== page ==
Finance in the family (Part 5): The Ntshiza squad

Thobeka and Zamani Ntshiza started their relationship over the phone. Now they have five children.

These CFOs have ignored the theory that “opposites attract” in choosing their life partners and have opted for like-minded individuals who have made their own way in the field of finance. Together, these couples have grown as leaders, at home and in business.

Both Thobeka and Zamani Ntshiza enjoyed accounting and science in school. Zamani chose to pursue a career in finance after a CA visited his high school to talk about the finance profession.

“There were not a lot of black CAs at the time and I liked the way he was presenting himself and the things he said they did as CAs,.” he says. What appealed most to Zamani was the way the visitor looked. “He was distinguished and very different from what we were used to.”

Thobeka has always been fascinated by people who had acronyms before and after their names and wanted to have a CA(SA) title after hers. She had also been told that passing the board exams and becoming a CA was impossible. “I wanted to challenge that and be the one to pass,” she says

Now, as the CFO of Avis Fleet, Thobeka is responsible for ensuring the financial stability of the company. “My focus has been around working capital management, which speaks to the liquidity of the business, and making sure we have the cash to sustain our operations.” She also has to identify and understand the risks that are emerging from the economic and trading environments and how they will affect the business.

Zamani is the country financial director of TMH Africa, a new rail company that is part of an international group from Russia. “A big part of my role is to expose the new company to the South African financial markets on top of day-to-day financial management of an international manufacturing concern.”

Thobeka and Zamani were introduced to each other over the phone during the December holidays by a mutual colleague. Thobeka was a vocational student at Sasol’s Sasolburg branch, while Zamani was working in Sasol’s Johannesburg offices, having just finished his articles.

After talking for four to five months and realising that they had similar personalities and interests, Zamani drove down to Durban to meet Thobeka, who was studying for her CTA at the University of KwaZulu-Natal.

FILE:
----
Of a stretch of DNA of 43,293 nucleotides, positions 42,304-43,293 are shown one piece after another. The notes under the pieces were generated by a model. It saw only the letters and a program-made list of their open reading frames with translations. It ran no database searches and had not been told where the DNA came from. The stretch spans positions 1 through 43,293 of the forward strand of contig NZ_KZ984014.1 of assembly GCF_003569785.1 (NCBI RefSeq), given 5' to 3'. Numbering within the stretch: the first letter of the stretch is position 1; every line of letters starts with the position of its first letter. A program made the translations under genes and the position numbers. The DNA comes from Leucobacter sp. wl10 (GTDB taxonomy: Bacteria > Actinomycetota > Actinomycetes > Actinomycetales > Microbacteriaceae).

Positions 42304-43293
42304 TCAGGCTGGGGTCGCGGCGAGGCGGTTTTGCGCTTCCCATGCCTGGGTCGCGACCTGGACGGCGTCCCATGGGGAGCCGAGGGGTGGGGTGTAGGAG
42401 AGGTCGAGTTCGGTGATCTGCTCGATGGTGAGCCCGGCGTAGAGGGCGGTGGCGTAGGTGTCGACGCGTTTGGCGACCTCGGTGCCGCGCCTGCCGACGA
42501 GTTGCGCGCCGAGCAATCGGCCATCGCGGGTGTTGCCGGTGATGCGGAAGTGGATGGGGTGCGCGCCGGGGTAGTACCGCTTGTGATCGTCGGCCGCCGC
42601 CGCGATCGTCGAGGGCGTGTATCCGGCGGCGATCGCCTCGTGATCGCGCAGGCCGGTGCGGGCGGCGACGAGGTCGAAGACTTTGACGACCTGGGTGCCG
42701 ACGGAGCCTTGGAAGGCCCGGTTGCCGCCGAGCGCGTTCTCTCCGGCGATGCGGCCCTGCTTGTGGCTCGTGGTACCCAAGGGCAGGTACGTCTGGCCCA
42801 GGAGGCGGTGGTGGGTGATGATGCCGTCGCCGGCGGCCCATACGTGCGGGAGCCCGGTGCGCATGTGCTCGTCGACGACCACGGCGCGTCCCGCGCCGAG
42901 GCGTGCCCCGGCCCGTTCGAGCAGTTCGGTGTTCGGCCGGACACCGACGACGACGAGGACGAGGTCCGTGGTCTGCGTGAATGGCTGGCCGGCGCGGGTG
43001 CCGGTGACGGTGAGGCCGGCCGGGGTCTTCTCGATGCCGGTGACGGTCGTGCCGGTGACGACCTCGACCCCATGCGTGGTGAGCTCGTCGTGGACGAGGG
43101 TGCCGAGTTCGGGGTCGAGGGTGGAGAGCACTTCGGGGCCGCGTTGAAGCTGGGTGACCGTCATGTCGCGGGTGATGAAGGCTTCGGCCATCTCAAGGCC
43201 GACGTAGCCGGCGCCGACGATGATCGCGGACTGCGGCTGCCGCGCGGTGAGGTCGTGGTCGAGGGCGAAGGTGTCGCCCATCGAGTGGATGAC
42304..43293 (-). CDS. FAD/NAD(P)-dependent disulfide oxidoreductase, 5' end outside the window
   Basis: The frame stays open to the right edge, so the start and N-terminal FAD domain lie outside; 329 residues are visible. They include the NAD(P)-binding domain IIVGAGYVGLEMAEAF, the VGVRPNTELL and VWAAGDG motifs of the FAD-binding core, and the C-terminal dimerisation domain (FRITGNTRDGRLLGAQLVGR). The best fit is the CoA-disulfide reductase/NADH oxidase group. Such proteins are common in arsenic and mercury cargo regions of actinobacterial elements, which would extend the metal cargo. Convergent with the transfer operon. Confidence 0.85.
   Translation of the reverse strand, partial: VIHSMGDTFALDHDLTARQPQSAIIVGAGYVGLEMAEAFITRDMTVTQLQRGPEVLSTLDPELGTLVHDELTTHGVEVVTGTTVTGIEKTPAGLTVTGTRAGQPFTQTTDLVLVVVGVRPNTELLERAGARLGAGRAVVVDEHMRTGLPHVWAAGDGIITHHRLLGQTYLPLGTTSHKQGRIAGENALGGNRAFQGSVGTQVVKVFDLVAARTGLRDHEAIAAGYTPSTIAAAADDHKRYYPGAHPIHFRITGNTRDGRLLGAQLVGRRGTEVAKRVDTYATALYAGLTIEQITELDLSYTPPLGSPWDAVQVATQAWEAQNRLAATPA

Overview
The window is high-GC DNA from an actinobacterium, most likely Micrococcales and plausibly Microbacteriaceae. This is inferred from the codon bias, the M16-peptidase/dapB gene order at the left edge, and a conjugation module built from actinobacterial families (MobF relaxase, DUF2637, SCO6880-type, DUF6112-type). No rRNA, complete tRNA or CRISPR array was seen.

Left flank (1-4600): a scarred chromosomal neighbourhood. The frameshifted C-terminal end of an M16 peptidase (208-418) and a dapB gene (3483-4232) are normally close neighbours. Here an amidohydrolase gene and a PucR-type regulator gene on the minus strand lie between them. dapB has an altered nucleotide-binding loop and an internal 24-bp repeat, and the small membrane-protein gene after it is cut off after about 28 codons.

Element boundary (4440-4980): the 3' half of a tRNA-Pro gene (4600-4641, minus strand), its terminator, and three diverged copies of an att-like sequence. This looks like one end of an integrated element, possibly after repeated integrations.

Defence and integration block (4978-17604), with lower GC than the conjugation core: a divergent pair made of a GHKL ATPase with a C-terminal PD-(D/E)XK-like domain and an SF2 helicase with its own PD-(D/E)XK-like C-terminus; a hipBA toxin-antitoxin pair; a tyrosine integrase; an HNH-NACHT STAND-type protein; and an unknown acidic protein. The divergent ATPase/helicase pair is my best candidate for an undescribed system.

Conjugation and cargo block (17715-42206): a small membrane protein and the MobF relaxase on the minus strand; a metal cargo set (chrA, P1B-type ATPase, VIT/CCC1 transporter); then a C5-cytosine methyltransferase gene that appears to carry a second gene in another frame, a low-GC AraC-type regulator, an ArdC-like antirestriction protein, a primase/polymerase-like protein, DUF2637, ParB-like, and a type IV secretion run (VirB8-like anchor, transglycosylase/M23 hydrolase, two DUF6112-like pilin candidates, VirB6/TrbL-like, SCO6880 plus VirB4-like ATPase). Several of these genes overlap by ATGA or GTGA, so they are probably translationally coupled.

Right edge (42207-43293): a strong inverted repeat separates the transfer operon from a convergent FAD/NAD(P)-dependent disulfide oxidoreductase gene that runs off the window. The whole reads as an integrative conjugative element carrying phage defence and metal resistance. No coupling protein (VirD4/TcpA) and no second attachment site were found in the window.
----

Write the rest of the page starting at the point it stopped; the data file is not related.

Thobeka says that, in any job, you sometimes get stuck, which is where having another CA in the house comes in handy. “It helps to be able to check in with Zamani, ask him whether he’s come across the same problem before and how he’s dealt with it.”

Zamani says the fact that they are both CAs also helps a lot when it comes to planning their family finances. “We both appreciate the importance of budgeting.”

Thobeka and Zamani consider their five children a “squad”, with ages ranging between eight and 22 years old. Their two eldest children, Mfanelo (22) and Bongumenzi (21), have already moved out of home and are “nowhere near becoming accountants”. One is serving a gap-year programme in Zimbabwe, which will help him choose a career, and the other works in a government-sponsored factory in Durban that helps children with disabilities contribute to the economy. The three younger children, twins Nkanyezi and Zamatolo (11) and Lethuzwano (8) are still in primary school.

“In the evenings we have dinner together as a family and then watch a movie or documentary,” Thobeka says. However, they also insist on spending at least two hours a week away from work and children, when they do things to relax. For Zamani, this means going to the gym or watching sport. For Thobeka, this means getting into her “zone” with uplifting spiritual music or spending some time with her girlfriends.

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